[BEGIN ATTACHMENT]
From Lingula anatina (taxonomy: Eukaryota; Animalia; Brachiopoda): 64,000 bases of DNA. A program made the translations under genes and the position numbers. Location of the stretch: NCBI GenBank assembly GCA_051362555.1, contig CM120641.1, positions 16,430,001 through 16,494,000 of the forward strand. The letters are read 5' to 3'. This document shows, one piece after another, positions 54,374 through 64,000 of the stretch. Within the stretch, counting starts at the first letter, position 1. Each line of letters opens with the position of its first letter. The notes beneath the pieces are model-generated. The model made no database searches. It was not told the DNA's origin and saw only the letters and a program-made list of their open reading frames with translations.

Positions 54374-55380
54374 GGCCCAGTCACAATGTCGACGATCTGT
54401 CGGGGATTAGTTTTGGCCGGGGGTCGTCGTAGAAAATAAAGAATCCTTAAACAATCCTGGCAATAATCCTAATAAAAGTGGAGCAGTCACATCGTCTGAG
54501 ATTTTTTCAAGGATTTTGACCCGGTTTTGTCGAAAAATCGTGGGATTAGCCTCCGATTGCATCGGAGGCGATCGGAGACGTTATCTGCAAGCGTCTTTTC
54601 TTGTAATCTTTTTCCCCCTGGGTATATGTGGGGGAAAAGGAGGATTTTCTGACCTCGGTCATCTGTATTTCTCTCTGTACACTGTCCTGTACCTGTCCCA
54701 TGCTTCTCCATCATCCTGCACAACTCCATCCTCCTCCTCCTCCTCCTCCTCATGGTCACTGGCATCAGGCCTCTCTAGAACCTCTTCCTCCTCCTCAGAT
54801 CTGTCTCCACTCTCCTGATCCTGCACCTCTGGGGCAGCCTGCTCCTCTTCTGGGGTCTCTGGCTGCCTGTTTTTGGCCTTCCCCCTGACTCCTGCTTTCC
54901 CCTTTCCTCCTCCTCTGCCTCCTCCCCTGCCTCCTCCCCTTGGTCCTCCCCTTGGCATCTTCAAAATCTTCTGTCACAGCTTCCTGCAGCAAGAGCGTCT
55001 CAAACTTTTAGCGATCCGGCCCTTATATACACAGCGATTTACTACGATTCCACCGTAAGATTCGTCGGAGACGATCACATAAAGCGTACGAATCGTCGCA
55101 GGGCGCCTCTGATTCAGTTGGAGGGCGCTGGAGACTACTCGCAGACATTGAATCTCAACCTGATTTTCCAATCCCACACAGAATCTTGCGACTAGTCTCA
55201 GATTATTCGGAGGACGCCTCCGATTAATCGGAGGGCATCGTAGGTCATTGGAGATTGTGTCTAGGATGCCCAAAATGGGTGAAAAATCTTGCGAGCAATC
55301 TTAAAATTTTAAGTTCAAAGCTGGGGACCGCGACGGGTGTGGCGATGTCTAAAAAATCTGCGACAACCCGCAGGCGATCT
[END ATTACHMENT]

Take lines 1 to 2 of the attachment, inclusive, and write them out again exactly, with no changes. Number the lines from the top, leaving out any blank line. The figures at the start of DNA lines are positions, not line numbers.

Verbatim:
From Lingula anatina (taxonomy: Eukaryota; Animalia; Brachiopoda): 64,000 bases of DNA. A program made the translations under genes and the position numbers. Location of the stretch: NCBI GenBank assembly GCA_051362555.1, contig CM120641.1, positions 16,430,001 through 16,494,000 of the forward strand. The letters are read 5' to 3'. This document shows, one piece after another, positions 54,374 through 64,000 of the stretch. Within the stretch, counting starts at the first letter, position 1. Each line of letters opens with the position of its first letter. The notes beneath the pieces are model-generated. The model made no database searches. It was not told the DNA's origin and saw only the letters and a program-made list of their open reading frames with translations.

Positions 54374-55380